Week Twenty-NINE Justice: ban The Box    2nd chance too many? 
The United States has roughly 70 million Americans who have been convicted of a misdemeanor or a felony. Of course with each conviction, all crimes are different, however regardless of how non-threatening the crime is, these Americans are significantly disadvantaged. Should citizens who have paid for the crimes they've committed and be able to gain employment after the fact?

A new law called "Banning the Box legislation" has put lawmakers in a bind. The box refers to the section in job applications that potential employees check if they have a criminal record. Studies show that when a person checks the box on an initial application, their likelihood of a callback drops by half. If that applicant is a person of color, the chances decrease even more (see chart example below). 

Banning the box gives a job applicant the opportunity to be viewed as a person, as a worker with qualifications and not just as a checkbox on an application. This legislation is a refreshing way to create hope for ex-offenders, but there should also be laws passed for those who have been convicted of non-threatening crimes. Non-threatening second-chance offenders should have the opportunity to work in companies and be viewed as trustworthy employees. Should it be fair that if a citizen makes a minor mistake, that he or she has to pay for it for the remainder of their life?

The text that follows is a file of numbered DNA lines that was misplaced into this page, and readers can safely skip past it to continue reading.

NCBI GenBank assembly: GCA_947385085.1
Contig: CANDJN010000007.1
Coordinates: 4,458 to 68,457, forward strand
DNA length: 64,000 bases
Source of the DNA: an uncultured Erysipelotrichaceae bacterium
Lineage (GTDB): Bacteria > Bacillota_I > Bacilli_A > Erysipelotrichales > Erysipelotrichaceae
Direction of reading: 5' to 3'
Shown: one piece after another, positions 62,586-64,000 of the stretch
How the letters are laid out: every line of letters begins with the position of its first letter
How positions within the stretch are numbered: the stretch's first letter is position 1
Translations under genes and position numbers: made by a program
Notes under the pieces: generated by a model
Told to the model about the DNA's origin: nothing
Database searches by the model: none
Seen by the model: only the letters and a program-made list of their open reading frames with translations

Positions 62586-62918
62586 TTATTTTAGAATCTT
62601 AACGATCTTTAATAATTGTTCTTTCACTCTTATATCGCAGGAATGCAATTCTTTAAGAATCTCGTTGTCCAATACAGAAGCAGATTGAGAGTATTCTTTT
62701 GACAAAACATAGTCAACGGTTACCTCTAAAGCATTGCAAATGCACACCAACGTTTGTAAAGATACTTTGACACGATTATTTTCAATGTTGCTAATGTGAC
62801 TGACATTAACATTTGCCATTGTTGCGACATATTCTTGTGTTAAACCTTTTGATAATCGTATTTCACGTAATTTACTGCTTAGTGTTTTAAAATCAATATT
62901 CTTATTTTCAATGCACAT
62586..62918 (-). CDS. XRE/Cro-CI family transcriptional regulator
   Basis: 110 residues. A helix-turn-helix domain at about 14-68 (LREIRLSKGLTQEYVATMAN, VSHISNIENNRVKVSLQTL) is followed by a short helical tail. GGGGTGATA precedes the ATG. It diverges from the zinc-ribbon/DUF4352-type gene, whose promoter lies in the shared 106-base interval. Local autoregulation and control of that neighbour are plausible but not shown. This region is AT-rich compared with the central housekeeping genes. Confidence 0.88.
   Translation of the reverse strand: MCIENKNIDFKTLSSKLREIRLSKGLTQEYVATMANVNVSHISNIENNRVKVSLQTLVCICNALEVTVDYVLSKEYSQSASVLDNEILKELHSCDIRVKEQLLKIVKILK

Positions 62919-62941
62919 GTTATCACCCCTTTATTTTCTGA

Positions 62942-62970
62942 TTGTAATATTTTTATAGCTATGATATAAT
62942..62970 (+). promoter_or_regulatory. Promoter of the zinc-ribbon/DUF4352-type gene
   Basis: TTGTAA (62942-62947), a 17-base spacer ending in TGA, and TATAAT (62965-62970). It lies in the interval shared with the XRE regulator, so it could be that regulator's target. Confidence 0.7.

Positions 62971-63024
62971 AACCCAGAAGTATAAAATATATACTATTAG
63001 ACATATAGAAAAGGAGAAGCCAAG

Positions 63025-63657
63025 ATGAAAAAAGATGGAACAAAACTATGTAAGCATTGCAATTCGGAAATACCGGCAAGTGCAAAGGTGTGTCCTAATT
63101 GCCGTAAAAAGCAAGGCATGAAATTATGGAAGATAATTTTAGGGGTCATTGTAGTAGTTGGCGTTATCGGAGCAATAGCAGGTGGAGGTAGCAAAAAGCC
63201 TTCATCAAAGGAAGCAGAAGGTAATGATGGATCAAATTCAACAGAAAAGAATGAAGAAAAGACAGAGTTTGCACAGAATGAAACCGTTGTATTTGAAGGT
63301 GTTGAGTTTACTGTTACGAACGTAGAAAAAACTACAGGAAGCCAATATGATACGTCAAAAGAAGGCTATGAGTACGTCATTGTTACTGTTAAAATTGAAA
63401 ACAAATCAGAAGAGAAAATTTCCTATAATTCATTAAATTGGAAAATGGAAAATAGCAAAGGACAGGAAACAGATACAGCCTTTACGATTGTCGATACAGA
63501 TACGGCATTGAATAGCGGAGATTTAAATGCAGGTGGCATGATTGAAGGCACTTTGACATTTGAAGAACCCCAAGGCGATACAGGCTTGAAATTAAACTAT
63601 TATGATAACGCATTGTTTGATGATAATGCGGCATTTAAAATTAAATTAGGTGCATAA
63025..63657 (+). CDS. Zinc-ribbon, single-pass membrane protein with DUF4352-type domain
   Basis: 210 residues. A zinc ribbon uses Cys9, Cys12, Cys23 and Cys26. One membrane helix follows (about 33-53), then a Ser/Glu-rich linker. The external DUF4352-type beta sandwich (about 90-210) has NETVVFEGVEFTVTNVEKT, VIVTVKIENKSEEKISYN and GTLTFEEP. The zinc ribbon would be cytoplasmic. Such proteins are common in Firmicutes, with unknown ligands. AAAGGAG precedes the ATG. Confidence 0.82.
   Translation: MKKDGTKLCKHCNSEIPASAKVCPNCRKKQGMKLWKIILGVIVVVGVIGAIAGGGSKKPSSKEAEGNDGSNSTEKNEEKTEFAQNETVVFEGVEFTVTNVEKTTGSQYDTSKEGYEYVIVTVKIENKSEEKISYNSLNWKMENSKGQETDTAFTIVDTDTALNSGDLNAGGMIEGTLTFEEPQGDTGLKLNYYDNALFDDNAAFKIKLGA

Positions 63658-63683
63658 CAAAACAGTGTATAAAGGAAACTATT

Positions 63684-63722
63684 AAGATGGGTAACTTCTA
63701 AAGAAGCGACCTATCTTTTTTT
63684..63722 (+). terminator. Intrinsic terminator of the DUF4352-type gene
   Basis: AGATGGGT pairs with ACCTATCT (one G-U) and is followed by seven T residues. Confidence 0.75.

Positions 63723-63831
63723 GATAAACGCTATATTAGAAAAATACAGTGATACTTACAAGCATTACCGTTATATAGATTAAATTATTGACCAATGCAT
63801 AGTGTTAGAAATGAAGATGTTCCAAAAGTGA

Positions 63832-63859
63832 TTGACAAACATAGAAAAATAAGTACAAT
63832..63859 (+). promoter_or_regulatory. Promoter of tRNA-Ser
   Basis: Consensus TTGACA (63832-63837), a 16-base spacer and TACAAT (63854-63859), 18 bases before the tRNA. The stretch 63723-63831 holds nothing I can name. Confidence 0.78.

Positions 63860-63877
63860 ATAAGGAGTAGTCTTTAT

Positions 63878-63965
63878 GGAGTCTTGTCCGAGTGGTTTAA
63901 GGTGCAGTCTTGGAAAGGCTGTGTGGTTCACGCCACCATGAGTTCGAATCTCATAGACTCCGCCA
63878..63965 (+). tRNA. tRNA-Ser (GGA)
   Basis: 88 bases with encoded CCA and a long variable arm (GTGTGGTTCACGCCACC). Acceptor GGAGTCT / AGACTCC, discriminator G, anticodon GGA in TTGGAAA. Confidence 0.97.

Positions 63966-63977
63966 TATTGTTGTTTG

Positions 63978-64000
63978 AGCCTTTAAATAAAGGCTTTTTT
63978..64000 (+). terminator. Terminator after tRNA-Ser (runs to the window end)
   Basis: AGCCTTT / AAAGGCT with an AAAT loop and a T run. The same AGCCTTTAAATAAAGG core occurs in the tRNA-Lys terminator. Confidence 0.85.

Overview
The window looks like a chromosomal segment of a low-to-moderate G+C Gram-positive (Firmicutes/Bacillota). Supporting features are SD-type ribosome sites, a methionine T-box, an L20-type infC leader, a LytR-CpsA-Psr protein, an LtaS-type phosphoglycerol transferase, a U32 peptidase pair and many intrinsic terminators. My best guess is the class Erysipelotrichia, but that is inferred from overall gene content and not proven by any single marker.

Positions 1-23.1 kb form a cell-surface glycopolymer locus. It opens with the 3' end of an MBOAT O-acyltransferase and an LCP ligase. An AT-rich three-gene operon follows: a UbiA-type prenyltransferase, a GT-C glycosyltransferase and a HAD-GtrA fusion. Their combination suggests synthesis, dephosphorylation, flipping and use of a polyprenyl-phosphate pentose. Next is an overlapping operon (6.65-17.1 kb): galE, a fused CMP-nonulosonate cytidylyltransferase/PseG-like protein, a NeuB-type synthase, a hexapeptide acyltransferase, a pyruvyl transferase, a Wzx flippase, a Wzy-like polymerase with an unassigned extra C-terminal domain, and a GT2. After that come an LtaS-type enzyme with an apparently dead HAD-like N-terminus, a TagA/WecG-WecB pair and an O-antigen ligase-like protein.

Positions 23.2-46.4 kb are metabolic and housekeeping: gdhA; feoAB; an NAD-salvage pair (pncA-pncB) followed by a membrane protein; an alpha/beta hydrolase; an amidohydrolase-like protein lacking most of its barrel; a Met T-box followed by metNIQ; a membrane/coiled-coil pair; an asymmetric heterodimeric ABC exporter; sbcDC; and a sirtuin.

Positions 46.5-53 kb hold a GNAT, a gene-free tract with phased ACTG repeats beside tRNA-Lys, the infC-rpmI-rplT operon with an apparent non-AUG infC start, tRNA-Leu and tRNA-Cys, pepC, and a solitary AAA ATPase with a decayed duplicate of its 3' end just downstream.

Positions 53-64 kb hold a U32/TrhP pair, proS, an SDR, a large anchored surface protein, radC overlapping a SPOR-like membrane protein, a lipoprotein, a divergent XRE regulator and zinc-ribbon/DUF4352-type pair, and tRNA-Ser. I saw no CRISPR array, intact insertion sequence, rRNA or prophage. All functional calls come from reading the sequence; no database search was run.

Be the Change! 

Over 150 cities and 29 states have adopted "Ban the Box," which makes up over two thirds of the U.S. population. To support the continuation of this policy being adopted across the U.S, support your state and local efforts to enact fair-chance policy. Here are a few steps that you can take take to help. 

  1. Check out the National Employment Law Project Ban the Box Toolkit, which provides a step by step guide for advocates on who to launch this campaign in your own city. There are resources in the downloadable PDF that include how to draft a law, build your network, support your outreach, and develop the media.
  2. Watch the NAACP's "A Fair Chance: #BandtheBox," a 5 minute explanation on why this is necessary for all ex-offenders, but especially African American ex-offenders. 

Share Your Story! 
Has Banning the Box helped you or someone you know successfully gain employment? Has your state not adopted the legislation and you or someone else hasn't found employment because of a criminal record? Let us hear from you. 
 Share your story.